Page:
'Will you have a cup of tea?' is the ubiquitous question made famous by Mrs Doyle of the Father Ted TV series. It is offered as the ubiquitous salve: you'll feel better after a cuppa.
Let's take a look at Walter Sickert's A Cup of Tea, in the collection of The Ashmolean Museum of Art and Archaeology in Oxford, thought to represent Mrs Barrett.
The cup of tea signifying a contemporary relaxed social scenario supersedes the more formal eighteenth-century gatherings of the upper-middle-class nouveau riche described in earlier narrative paintings. These works, known as conversation pieces, were created by painters such as Highmore, Hayman, Van Aken and Hogarth, and used the 'event' as an excuse to set the scene of detailed recordings of the trappings of wealth – and therefore social status.
Here living offspring prove succession, inheritance and the potential of the educational Grand Tour. Money indicates success and the ability to afford afternoon tea in porcelain cups served by maids. Participants dress for their part in appropriate fabrics (silks, crepes, clean linen) and are portrayed contained in spaces that reflect the comforts of the time.
In Hogarth's The Strode Family, painted around 1738, the tea caddy is placed on the floor near to the mistress of the house, similarly positioned in Van Aken's An English Family at Tea.
These tea parties symbolised genteel society.
Thus, the Tyers family drink it and so do the Shudi family.
Turning back to the Sickert work, although Mrs Barrett shares the same beverage, she is lost in thoughtful contemplation and the mucky splotches of Sickert's basement world. The tea here is the excuse for paint and atmosphere. It is a kind of twentieth-century riposte to the concise and colourful world of Hogarth and Tuscher.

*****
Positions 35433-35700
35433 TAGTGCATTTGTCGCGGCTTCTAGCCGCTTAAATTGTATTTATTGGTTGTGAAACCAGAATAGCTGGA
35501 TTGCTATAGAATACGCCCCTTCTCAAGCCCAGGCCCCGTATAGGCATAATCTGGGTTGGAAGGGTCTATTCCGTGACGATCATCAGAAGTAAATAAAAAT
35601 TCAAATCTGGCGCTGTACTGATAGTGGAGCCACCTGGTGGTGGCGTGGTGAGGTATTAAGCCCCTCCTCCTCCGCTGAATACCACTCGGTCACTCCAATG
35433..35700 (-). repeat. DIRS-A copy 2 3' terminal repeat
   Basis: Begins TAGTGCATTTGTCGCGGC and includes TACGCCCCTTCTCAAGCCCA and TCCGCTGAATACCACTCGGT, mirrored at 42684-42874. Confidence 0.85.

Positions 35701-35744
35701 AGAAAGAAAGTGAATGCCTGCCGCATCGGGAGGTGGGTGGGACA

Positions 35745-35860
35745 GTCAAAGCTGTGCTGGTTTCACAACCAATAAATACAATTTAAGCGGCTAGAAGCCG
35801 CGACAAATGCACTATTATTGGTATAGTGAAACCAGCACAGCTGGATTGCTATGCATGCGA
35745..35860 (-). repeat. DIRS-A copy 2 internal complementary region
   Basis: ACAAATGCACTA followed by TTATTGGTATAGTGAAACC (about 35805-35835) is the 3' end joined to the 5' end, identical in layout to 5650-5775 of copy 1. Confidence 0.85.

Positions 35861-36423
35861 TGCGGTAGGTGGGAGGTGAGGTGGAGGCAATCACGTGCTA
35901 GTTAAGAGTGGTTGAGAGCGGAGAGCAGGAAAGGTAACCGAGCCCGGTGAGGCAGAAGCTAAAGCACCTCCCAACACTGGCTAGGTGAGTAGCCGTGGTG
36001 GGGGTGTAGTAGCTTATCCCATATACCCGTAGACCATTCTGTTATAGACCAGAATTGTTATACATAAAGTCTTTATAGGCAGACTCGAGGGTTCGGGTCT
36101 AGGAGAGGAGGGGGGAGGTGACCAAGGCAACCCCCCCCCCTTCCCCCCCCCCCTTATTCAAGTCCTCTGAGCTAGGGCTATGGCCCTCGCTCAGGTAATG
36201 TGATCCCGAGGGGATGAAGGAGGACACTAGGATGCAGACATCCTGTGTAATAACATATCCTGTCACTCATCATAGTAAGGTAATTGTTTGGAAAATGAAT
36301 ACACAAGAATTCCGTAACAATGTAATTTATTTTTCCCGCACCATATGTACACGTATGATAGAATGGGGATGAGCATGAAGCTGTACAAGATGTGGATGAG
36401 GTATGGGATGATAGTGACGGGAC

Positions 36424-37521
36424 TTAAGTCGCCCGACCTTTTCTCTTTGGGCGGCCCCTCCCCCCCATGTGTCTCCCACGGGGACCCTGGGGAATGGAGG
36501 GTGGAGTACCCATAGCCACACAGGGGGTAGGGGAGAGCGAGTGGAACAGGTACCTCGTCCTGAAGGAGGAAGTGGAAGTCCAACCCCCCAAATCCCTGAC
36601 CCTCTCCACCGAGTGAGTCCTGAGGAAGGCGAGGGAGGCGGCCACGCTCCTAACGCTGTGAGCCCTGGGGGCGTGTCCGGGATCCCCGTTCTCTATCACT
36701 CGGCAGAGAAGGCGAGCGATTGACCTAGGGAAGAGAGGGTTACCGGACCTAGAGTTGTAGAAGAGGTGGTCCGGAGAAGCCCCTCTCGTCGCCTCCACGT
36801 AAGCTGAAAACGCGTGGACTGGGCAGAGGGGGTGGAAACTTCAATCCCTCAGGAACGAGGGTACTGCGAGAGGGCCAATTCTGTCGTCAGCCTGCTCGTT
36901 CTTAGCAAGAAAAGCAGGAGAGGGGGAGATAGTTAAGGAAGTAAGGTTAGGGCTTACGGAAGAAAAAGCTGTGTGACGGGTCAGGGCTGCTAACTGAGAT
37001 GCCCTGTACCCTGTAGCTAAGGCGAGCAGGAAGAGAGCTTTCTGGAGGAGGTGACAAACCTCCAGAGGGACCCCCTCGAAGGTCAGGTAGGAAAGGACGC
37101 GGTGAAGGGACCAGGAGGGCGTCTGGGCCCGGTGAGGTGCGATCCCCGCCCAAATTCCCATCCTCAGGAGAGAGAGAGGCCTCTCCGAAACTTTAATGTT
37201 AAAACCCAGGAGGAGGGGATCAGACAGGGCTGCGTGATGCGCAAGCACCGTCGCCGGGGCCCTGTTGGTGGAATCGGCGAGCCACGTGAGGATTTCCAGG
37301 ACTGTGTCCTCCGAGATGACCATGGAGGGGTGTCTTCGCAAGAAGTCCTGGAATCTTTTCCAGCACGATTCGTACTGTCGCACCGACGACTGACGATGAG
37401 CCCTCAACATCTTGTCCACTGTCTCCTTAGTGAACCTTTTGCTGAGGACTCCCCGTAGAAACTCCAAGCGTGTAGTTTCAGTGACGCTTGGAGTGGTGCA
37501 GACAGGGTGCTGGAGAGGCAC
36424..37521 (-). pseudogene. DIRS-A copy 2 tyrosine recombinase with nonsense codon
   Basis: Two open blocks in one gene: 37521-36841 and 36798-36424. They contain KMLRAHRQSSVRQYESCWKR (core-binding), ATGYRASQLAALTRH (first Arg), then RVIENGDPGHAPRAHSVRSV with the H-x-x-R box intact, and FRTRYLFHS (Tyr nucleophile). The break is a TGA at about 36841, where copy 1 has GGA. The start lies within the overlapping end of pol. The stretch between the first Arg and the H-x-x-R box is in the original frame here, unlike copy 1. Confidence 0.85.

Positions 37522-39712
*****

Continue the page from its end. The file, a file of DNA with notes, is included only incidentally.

Sickert employs his characteristic dull pink and shades of taupe and verdigris. His visitor lurks in the gloom but fills the void with her substantial presence. Her pose a balanced diagonal; she is between a kind of sofa-seat, sitting sideways on the chair, her back leaning against the wall and so is boxed in against the table. She nurses her cup with her left hand and smokes with her right. She is perfectly ensconced in the space.
This modest painting does many things. It appears slight and inconsequential but it tells of societal change. Like the eighteenth-century works, it records a relationship between sitter and painter as well as a room. This room contains other paintings, noted in a cursory manner, so that they appear to us as brief cyphers, rendering them like later expressionist daubings. Another version of this painting exists – Sickert made copies of his works, for example, The Brighton Pierrots. The Auckland version differs slightly and is even more abstract, particularly the head of the figure, with the viewpoint looking more from above.
The form and colour of the painted interpretations of paintings are important to the composition as, apart from the table, they hold the upper space, but as usual with Sickert, it is the brief indication of what is there that is important. He delights in suggestion and celebration of paint as living matter. We don't need to know exactly what they depict but only the roving forms within them.
Isolated, these reproduced works could perform as small abstract expressionist works. One wonders what Sickert would have made of Rothko, et al., and their desire to allow the paint itself to constitute the reason and subject matter of an artwork.
Sickert's focus is on the visitor who has made herself at home. There is no ceremony here: this work is all about sorting out a painting problem – it remains low-key and familiar. His 1915–1916 rendering of a tea party with friends Hamnett and Kristian is more formal despite being relaxed.
It is interesting to compare his works with this of a friend and quasi student, Ethel Sands.
Her work takes the table as a pivotal point in the event and, with her lighter palette, the whole room in which her two friends sit is brighter and lacks the rather lugubrious quality of Sickert's A Cup of Tea.
In Sickert Paintings (RA and Yale, 1992, p.5) Richard Shone quotes William Plomber*, who wrote aptly of the 'crystallisation of the unguarded and revealing moment' as being a hallmark of Sickert's work throughout his career.
Liz Rideal, artist and writer
*William Plomber, 'Mr. Sickert's Exhibition', Listener, 9th March 1938, p.256.